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Assessment of Students needs to be a Two Way Conversation

Following up on previous posts, I have continued pulling students out to do one-on-one conversations at the beginning of each term for over a year now.  These conversations open the door for students to share their interests, issues and concerns about life and school.  It also creates a trusting and honest relationship where they can see my actions addressing their concerns from these conversations in class and around the school.  From there, it is time to expand the conversation and allow the students to take ownership and shared control of their assessment.

I started assessment conversation using major summative assignments and the “Mastery” standards below.  Students would first self-assess after modeling and explanation of the standards from me.  They then use the standards and highlight or check mark each bullet point where they feel they are on the standard.  The key to this that students comment on is that it is all “I can” statements.  Therefore they are forced to be honest with themselves in their self-assessment.  Once they are done self-assessing they meet with me one-on-one and the conversation starts something like this:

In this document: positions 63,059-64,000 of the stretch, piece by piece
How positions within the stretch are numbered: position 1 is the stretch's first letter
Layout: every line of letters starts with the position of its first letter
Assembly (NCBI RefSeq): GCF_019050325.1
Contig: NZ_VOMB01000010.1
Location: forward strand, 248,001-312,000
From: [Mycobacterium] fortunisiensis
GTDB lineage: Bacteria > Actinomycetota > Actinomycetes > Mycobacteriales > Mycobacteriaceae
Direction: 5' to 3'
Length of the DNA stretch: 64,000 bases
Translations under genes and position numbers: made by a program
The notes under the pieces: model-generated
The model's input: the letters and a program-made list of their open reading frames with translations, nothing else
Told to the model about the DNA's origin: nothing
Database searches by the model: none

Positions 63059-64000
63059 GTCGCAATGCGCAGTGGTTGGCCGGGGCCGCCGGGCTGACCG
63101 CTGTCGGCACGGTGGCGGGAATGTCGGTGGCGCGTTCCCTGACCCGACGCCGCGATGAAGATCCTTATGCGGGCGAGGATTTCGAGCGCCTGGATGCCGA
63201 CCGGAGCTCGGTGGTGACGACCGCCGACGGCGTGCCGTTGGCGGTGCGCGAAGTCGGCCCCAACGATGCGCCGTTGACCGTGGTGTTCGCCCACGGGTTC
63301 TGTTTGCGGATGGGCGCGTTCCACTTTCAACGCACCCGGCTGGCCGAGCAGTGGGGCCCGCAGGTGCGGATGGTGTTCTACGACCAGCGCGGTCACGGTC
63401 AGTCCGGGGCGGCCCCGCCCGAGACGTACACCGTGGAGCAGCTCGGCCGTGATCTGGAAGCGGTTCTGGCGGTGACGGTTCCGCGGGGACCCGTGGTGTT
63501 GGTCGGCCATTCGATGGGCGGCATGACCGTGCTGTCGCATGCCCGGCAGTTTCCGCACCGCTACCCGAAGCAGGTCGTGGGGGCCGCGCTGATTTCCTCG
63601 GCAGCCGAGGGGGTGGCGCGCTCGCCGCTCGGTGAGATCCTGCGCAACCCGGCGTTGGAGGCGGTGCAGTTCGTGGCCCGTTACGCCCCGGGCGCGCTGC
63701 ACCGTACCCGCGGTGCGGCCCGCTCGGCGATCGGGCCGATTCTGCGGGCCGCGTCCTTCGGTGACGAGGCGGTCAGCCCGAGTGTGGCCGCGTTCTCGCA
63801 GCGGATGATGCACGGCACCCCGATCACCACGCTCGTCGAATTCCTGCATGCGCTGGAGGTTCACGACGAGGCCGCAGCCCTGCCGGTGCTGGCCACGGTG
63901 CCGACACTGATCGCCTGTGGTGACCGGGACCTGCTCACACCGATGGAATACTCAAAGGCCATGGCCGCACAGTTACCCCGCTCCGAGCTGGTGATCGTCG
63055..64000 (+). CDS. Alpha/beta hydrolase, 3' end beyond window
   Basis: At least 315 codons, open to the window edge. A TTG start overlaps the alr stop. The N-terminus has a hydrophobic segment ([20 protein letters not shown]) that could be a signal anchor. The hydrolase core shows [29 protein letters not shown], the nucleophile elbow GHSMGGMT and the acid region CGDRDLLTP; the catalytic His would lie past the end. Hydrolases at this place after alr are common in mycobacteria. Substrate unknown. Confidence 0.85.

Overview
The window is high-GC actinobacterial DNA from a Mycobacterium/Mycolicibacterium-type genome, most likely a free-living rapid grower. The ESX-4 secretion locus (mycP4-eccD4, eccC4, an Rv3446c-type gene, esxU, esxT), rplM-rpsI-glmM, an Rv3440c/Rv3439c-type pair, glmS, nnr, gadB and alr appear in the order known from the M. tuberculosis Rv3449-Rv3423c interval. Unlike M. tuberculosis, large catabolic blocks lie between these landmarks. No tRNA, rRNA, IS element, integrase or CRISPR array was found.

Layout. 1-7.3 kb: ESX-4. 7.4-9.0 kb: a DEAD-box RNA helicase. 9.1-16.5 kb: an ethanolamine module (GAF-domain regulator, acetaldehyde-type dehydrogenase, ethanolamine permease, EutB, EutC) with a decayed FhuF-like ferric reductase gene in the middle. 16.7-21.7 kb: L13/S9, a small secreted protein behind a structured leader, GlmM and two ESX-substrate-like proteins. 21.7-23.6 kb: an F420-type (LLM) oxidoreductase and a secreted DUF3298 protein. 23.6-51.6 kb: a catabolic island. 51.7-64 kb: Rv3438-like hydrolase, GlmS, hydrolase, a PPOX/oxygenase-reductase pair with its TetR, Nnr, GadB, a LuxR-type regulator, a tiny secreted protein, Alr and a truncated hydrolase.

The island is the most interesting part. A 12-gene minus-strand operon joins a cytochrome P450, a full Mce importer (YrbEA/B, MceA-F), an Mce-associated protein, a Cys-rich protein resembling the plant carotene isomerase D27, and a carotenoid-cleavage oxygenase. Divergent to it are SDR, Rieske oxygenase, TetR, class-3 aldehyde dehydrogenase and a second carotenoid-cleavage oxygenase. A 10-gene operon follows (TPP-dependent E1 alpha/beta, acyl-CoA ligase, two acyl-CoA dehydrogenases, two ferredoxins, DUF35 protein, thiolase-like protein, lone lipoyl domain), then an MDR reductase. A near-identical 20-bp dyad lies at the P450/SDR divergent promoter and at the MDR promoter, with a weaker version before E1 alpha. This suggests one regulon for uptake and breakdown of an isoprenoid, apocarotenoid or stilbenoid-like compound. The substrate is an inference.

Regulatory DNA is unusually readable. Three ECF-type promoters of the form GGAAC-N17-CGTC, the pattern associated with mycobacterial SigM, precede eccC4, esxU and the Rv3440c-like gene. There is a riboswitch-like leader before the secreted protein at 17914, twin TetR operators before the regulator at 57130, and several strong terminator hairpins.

Me: so where do you feel you are overall with this assignment

Them: somewhere around _______________

Me: Okay, teach me about this topic

Them: explain as best they can

Me: okay, show me, using the assignment, why you believe you are there

Them: I can do (this)…..I can do (that)…etc. etc.

After this, I go through the key parts of the assignment and provide immediate feedback and allow them to make corrections (if needed) or show them why I agree or disagree with where they have themselves on the scale.  At the end, I ask them, okay so do you still feel that you are _____ on the scale?  Most of them bumped themselves down or said they were a blend of the lower level and the level they felt they were at.